The Beginning of the Road

The night before Roots this week I attended the induction ceremonies at Nashville’s Musicians Hall of Fame. In a music world with too many awards and honors, this place truly have a purpose: to honor players, including famous artists who are also excellent musicians and little-known side-men and side-women who make records sing behind the singer. On Tuesday night for example, Neil Young himself came to pay tribute to and induct his late friend Ben Keith, the steel guitarist whose swelling silver wash made albums like Harvest so magical. Rhythm guitarist Velma Smith, the only woman working in the studios of Nashville in the 1960s, was also inducted, along with more familiar folks like Barbara Mandrell and Peter Frampton.

These musicians are in the latter miles of their journeys. They’ve participated in the wild ride of popular music as it evolved from 45s to digital streams, from the Beatles on Ed Sullivan and Town Hall Party to YouTube. But on our show this week, we got to hear from a bunch of players who are just setting out. All the rules have changed, except for the abiding requirements of excellence and dedication. These kids (I have the years on me to say that now I’m afraid) had little in common other than roots in Nashville and at school at Belmont University, our partners for a special night. I’d give everyone involved an A.

First, a special nod to our host Jim Lauderdale. I don’t typically note his show-opening solo performances in this chronicle, because their excellence is a routine part of our show. As a fan of 20 years (dear god) I love hearing, from my fortunate vantage point, his catalog and his new work as it comes out of the writing room. But seriously, I think last night’s performance was the finest he’s ever laid on us. A slow and passionate love song that seemed to channel Donny Hathaway, it hushed the crowd and produced a vocal of amazing tenderness and subtlety. We were blown away. Then we chatted with Dr. Bob Fisher, president of Belmont, about the school’s deep and rich music program. And then it was on with our bands. (Just in time for the fourth paragraph!)

First on deck was hearty traditional country music from Williams & Co., a four piece stacked with talent and twang. Americana music has birthed fewer honky-tonk ready bands than it did in the 90s, but add these guys to a new surge distinguished by folks like Sturgill Simpson, Daniel Romano and Ashley Monroe. Leader Alex Williams has a bony baritone, and his sensibility is informed by Waylon, Willie and Billy Joe Shaver. In performing the single they released that very day, “Discount Country, Half-Price Rock n Roll,” the Company offered a veritable manifesto. They seem dead set on bringing sliding, blue, edgy old-school country to unsuspecting audiences. The caliber of picking and inventive ideas from the band, particularly nimble electric guitarist Sam VanFossen, should ensure an enthusiastic hearing.

Up next came Robert Shirey Kelly, whose personal ease and charisma translated into tuneful, embraceable songs. In bright pop pieces like “Matches” and “We Are Poetry,” he discoursed on inspiration and the well-lived and richly-loved life. He brought another sharp guitar player as part of his five-piece band – one Dan Fernandez – who made savvy use of his many effects pedals.

Then came a band who might have left the loudest buzz in their wake, as apparently they’ve been doing wherever they’ve gone. The Lonely Biscuits have a name ideal for the jam band circuit and Music City Roots. And I thought the song that was easiest to find online, which they put at the top of their set, “Casual Vibes” was kind of a pleasant trifle. But as they got deeper into their performance, I grew increasingly excited about their musicianship, their ensemble smarts and what the academic musicologists refer to (not really) as their THANG. And that THANG is a twin vocal attack in which John Paterini sings with soul/funk conviction and Grady Wenrich raps with mellow hip-hop flow. The trade-off is seductive. “Pool Day” began with a clean, deceptively simple guitar riff and a tick-tock hi-hat but grew into a minimalist but lovely musical swirl with edgy rhythm and a sweet chorus. And “Butter” spoke to us at Roots for sure with rap lyrics that included “I’m wishing that the radio would add more creativity/I guess I’ll take it on as my responsibility.” That’s the spirit boys.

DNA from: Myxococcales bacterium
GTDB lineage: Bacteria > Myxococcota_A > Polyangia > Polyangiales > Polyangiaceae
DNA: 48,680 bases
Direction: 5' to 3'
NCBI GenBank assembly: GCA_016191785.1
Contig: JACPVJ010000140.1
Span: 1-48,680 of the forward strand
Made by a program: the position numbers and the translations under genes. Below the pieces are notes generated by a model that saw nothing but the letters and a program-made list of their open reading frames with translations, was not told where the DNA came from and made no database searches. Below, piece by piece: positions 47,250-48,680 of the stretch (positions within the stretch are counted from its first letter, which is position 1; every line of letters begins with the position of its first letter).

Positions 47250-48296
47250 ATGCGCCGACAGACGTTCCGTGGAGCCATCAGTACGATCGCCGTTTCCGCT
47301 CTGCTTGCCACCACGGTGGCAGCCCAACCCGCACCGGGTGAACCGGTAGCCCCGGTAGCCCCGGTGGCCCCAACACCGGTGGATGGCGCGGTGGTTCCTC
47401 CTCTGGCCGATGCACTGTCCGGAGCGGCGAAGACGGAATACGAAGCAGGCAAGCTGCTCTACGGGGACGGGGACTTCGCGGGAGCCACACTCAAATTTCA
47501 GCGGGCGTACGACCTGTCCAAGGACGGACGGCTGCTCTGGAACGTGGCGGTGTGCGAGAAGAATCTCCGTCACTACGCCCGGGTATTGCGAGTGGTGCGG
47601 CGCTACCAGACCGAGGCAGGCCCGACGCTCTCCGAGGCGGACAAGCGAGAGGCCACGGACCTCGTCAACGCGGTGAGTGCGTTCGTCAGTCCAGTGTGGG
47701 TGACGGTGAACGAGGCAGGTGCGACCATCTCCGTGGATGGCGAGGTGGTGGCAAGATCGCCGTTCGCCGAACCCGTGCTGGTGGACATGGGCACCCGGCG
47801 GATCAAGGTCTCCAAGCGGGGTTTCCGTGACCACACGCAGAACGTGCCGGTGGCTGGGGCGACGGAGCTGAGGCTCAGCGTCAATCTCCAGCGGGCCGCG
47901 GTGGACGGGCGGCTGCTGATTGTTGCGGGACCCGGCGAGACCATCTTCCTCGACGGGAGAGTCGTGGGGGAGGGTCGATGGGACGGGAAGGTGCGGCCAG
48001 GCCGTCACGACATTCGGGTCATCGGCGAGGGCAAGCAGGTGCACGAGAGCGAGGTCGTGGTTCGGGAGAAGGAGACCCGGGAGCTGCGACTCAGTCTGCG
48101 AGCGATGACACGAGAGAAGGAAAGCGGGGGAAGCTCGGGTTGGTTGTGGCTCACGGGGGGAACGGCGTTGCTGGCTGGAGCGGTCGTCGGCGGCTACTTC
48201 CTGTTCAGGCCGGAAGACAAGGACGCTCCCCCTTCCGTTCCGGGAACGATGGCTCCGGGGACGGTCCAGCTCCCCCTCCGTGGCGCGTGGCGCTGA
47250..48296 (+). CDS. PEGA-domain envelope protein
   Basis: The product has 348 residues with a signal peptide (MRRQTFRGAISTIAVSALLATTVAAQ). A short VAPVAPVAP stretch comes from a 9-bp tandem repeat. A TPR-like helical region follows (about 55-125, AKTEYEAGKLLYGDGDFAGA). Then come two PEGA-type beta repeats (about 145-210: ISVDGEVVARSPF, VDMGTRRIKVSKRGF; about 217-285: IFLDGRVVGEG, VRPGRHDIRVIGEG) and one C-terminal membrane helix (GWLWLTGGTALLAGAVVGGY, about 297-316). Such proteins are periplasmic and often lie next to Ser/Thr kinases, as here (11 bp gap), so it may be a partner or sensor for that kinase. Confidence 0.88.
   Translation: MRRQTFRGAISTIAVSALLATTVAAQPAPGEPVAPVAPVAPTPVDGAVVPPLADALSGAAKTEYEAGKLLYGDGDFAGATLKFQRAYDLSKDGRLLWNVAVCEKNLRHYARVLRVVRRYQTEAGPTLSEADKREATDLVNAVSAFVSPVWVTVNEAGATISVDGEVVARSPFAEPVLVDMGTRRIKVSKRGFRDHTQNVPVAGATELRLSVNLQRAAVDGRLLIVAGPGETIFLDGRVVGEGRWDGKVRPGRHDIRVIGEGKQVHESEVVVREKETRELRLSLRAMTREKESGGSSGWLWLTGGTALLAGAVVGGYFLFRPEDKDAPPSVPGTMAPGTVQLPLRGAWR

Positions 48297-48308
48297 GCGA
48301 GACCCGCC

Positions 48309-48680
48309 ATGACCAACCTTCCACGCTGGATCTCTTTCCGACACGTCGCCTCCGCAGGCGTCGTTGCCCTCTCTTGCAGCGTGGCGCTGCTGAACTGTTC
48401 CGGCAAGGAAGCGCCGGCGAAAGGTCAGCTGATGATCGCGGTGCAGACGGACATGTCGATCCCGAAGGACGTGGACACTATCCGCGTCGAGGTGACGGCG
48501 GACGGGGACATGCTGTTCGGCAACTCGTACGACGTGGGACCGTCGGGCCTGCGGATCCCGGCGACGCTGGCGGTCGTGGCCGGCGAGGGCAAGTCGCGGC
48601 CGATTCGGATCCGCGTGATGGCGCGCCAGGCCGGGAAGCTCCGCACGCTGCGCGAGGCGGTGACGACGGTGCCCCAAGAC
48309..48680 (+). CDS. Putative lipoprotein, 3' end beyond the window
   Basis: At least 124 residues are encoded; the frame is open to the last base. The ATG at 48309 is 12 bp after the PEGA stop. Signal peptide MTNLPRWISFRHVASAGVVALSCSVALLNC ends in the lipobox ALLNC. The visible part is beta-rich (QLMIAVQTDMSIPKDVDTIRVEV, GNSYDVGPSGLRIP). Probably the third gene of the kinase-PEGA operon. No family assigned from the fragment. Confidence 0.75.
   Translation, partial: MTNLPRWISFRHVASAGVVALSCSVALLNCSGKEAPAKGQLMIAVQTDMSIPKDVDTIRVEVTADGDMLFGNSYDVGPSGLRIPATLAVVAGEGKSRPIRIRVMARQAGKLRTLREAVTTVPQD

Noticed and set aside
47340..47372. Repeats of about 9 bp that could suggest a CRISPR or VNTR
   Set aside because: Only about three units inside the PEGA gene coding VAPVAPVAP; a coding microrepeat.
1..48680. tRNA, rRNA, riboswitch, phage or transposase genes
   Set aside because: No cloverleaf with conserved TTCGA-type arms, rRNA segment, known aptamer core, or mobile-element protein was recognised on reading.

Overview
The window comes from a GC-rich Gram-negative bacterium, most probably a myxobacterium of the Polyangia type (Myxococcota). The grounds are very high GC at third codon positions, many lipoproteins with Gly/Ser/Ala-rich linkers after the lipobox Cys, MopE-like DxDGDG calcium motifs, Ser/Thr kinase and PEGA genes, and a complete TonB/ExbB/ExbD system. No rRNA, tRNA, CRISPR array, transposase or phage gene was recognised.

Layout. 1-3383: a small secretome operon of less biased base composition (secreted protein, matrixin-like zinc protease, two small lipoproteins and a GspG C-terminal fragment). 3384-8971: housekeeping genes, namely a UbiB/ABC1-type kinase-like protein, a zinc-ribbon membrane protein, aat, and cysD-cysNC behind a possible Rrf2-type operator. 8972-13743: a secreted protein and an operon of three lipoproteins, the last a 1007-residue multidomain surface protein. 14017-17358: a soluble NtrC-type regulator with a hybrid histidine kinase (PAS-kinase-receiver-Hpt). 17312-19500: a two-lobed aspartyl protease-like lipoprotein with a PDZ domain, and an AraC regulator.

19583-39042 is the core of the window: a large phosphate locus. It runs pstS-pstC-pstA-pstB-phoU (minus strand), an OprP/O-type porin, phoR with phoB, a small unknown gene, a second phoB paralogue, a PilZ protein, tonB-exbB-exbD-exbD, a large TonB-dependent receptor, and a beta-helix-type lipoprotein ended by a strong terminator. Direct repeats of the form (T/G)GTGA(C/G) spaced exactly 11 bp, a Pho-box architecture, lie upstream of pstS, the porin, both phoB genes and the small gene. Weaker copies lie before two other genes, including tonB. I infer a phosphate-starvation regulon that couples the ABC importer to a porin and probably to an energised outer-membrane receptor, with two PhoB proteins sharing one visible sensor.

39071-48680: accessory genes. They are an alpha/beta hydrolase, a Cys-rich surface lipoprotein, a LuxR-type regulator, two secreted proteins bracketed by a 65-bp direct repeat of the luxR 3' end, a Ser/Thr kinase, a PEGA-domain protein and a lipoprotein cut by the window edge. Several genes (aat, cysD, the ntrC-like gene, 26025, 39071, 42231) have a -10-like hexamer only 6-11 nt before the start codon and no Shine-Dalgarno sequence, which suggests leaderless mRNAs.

With Striking Matches we were in more familiar territory, in that Sarah Zimmerman and Justin Davis had performed on roots last summer and on Scenic City Roots just last month. Their wonderful songs like “Miss Me More” and the elegant ballad “When The Right One Comes Along” were still swimming in our heads. At Scenic they’d added “Make A Liar Out Of Me” to their set, and this one has a blend of integrity and radio friendly that could be big. Country radio, the clue phone (once again) is ringing. Now bluegrass, as we know, hasn’t been on country radio since 1964, but by golly it’s on Hippie Radio thanks to Roots. And we sent some sweet, salty, soaring bluegrass over the airwaves last night as Sister Sadie took the stage for a show closing set. Dale Ann Bradley and Tina Adair joined voices together in immaculate conviction, while the band’s ensemble feel and timing was pristine and precise. On a night of mostly youngsters, these were the experienced, mid-career professionals, making it look easy. Even though it’s not.

The jam simply had to pay homage to Pete Seeger, whose legacy I processed here on my own blog if you’re interested. We sang “This Land Is Your Land” at the top of our lungs. And as the night’s impressive, emerging talents try to make this land their land and travel its ribbons of highways and endless skyways, we wish them good luck and fair weather.

Craig H.

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